In this post I’ve divided the action steps into two areas:
- fantasy as an ally
- fantasy as an obsession
Fantasy as an Ally:
- Don’t pathologize fantasy. Be curious, non-judgmental and open-hearted. Allow fantasy to be a teacher and simply a part of who you are. Give yourself the opportunity to consider fantasy as an ally.
- Make a list of romantic fantasies from as far back as you can remember. Are they pleasant? Unpleasant? Neutral? Notice what it feels like to take a closer look at your rolodex of fantasy memories. If you feel too activated or overwhelmed, take a break and discuss this exercise with a trusted confidant when you feel more regulated.
- Make a list of sexual fantasies from childhood to now. Follow the same instructions as #2 above.
- How has fantasy served a purpose in your life? What have been the benefits of fantasy, both romantic and sexual. How have these fantasies been a useful part of your imagination? How have they been a survival strategy?
- Sexual fantasy is part of your erotic template It’s part of being human. Celebrate that part of your sexual self. Discuss your fantasies with a therapist, sponsor or sex coach. If you have a partner, share your fantasies. Liberate yourself from keeping that part of you under wraps. If you don’t have a partner, take stock of your sexual fantasies and know that they are part of a sexual playground to be explored.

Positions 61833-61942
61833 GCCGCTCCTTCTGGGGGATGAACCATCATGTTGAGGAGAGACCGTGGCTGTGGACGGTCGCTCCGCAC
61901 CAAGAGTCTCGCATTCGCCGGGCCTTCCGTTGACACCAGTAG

- Express gratitude for your fantasies.
Fantasy as Obsession:
- Has romantic fantasy become obsessive resulting in negative consequences? If so, list the obsessive fantasies as well as the consequence associated with each fantasy.
- Has sexual fantasy become obsessive and resulted in negative consequences? Follow the same instructions in #1 above.
- What is your relationship to on-line porn and are you aware of any problems your porn use has caused? If so, explore how porn has been a barrier to intimacy as well as face to face relationships?
- What is your relationship to the dating apps? Do you find yourself getting lost in the world of apps and swiping for the perfect person or perfect body parts? Again, notice how these habits interfere with the integration of sex and intimacy in your life?
- Fantasy can be a very self-centered activity where the brain gets hyperfocused on immediate gratification. Consider other-centered activities such as the following:
- Ask yourself: What do I want from the other person? Once you’ve identified what you want, consider ways to bestow that upon yourself. Sense what’s missing in you based on what you want from them.
- How can I become more of a “giver” rather than a “taker”? Instead of getting stuck in wanting (i.e. not enough), what do I have to give? The Prayer of Saint Francis describes this internal shift. Recite the prayer out loud on a daily basis and see how it resonates for you.
- Attend SLAA meetings to listen to others with similar stories and experiences. Eventually, consider being of service to others—an antidote to the self-centeredness of obsession.
Fantasy is a vital part of your life energy and your imagination. Don’t hide from or eliminate safe, productive ways to fantasize and have fun. If it does feel out of control, seek professional help from a sexual health expert who understands the complicated underpinnings often rooted in relational trauma. Obsessive, compulsive fantasy is not a life sentence but requires attention to minimize future harm.